Wildlife Conservation and Jane Goodall
How She Saved the Chimpanzee, an Endangered Species
Jane Goodall is an English primatologist, ethologist and anthropologist. She is best-known for her work in wildlife conservation and her life among the African chimpanzees. She made a forty-five year study of chimpanzee social and family life in Gombe Stream National Park in Tanzania. Her research on chimpanzees has been described by Stephen Jay Gould as "one of the Western world's great scientific achievements.”
She also founded The Jane Goodall Institute and is a leader in international wildlife conservation efforts.
Childhood of a Wildlife Conservationist
Famous wildlife conservationist Valerie Jane Goodall was born April 3, 1934 in London, England. Her sister Judy who was four years younger, shared the same birthday. Jane and her sister have a neurological condition known as prosopagnosia, which is a memory impairment. She cannot recognize people's faces, but she has no difficulty recalling the faces and names of the chimps that she has studied.
Jane’s childhood laid the path for her career in wildlife conservation. She was only one year old when her father gave her a large stuffed chimpanzee toy, named Jubilee, which became an inseparable companion. As a toddler, she showed an unusual interest in animal life. She tried to raise a handful of worms under her bed pillow. She spent a long afternoon in the chicken coop to find out how hens laid eggs. Her favorite books were The Story of Dr. Dolittle, The Jungle Book and the Tarzan series, all about life with wildlife in the jungles of Africa. Her mother Vanne always encouraged Jane’s youthful ambition to travel to Africa. This childhood background led her to a career in wildlife conservation among the endangered chimpanzees of Africa.
After the divorce of her parents when she was 8, mother and daughters shared a house in Bournemouth with her grandmother and two aunts, who lost their homes in the bombings of World War II. It was a close-knit, affectionate household.
When Jane graduated from high school in 1952, there was no money for college. So she studied secretarial courses in London and worked for a time at Oxford University typing documents. Then she got a job with filmmakers choosing music for their documentaries. Her career had nothing to do with wildlife conservation.
How Jane Found a Career in Wildlife Conservation
A trip to Africa launched her career in wildlife conservation. In May, 1956, Jane’s friend Clo Mange invited Jane to visit her family farm in Kenya. Jane quit her job in London and moved back to Bournemouth, England, to work as a waitress to fund the African trip. In Bournemouth Jane met distinguished wildlife authority Sir David Attenborough.
Jane sailed from London on the Kenya Castle and arrived in Mombasa, Kenya, three weeks later. She was 23 years old. Jane had a wonderful time seeing Africa. The single most significant event of her life occured when she met Dr. Louis S. B. Leakey, the famous anthropologist and paleontologist. Because of Jane’s interest in wildlife animals and her office training, Dr. Leakey hired her as his secretary and assistant. Soon Jane and another young student were in the Olduvai Gorge digging up fossils with Louis and Mary Leakey.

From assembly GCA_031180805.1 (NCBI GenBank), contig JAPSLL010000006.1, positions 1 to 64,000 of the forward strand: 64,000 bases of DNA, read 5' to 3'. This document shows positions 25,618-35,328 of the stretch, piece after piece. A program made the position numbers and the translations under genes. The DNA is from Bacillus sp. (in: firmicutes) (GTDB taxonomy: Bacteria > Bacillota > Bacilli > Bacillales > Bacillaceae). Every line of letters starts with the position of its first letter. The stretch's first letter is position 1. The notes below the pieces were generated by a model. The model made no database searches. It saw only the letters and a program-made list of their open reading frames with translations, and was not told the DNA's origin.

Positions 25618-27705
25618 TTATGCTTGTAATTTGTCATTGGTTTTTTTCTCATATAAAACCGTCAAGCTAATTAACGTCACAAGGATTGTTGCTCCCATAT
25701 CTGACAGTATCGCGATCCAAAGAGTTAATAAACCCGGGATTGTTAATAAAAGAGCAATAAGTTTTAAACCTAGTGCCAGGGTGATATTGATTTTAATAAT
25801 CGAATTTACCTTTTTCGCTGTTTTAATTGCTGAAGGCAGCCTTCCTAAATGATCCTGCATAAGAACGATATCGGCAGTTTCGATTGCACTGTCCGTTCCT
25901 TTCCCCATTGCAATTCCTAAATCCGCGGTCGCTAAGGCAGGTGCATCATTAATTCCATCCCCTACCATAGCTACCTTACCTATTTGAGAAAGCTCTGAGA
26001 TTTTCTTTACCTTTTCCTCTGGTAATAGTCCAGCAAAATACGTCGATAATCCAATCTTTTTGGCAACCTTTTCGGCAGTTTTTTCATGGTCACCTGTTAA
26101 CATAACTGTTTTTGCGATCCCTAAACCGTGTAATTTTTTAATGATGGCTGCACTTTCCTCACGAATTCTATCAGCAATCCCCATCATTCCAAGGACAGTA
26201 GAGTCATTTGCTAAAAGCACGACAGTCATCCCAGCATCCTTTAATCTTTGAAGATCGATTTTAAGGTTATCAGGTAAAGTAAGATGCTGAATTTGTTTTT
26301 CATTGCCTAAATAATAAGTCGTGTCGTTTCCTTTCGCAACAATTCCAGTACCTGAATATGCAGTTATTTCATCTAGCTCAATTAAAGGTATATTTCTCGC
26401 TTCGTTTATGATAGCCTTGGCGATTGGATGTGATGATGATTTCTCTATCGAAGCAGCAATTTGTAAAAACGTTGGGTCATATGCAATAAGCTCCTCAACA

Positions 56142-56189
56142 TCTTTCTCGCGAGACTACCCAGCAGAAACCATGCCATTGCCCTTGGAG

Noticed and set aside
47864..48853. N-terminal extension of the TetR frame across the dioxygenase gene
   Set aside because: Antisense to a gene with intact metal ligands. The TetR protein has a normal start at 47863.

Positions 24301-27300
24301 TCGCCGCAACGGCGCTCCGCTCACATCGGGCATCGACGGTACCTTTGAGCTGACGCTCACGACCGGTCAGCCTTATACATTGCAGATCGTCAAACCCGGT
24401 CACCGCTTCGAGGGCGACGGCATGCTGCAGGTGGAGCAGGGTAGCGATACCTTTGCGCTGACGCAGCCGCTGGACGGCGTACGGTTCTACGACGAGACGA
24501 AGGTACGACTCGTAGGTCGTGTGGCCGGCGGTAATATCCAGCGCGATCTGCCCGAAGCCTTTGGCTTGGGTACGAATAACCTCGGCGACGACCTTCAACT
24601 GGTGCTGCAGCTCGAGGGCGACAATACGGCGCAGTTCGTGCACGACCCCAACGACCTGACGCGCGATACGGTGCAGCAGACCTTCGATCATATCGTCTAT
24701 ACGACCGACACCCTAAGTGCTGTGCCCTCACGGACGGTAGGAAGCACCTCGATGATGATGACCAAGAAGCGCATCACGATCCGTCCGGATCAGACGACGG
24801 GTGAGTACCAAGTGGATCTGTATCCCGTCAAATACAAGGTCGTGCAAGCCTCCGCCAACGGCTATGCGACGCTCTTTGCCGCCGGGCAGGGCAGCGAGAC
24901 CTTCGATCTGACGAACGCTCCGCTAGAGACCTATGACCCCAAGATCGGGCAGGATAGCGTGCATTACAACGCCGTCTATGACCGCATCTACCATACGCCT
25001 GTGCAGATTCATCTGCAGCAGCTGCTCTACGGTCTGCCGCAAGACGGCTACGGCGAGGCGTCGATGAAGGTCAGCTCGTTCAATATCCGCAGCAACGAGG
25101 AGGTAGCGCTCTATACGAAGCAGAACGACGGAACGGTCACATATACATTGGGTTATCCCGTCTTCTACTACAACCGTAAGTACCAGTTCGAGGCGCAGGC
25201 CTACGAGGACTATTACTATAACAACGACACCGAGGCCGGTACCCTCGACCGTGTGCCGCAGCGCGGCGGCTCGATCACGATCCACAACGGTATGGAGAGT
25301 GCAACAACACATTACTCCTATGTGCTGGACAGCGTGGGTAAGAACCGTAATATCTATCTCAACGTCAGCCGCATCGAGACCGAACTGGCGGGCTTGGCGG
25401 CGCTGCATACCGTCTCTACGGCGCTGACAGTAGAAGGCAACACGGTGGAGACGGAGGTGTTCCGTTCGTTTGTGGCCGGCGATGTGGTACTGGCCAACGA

In 1960, Dr. Leakey encouraged Jane to study the chimpanzees of Gombe Stream National Park, an endangered wildlife species. Gombe sits along Lake Tanganyika on the borders Burundi and the Congo.
Because the government would not allow a women to travel the jungle alone, her mother came from London to spend several months with her as a “chaperone.” As a wildlife conservationist, Jane lived in a tent, suffered two bouts of malaria, and went a year without speaking to anyone, but she looks back on her Gombe life as the happiest of times.
Jane Goodall's work in wildlife conservation in Gombe has become one of the longest uninterrupted field studies of any animal species in its natural surroundings. Research continues there to this day. Her study of the life and habitat of the chimpanzee has greatly increased our knowledge of primate behavior.
Observing the chimpanzees in their isolated habitat, she made an important discovery, their ability to make and use a simple tool to catch termites in their mounds. She observed that chimpanzees are not strict vegetarians, as had been believed, but collaborate to hunt the colobus monkey for food. She reported that they resemble humans not only genetically and physiologically but also behaviorally, with a set of expressive gestures and strong family bonds. Unlike other researchers in wildlife conservation, she gave the chimps names, rather than numbers. Her favorite chimps, David Greybeard, Flo and Fifi have become famous, too. Her wildlife research was funded in large part by the National Geographic Society.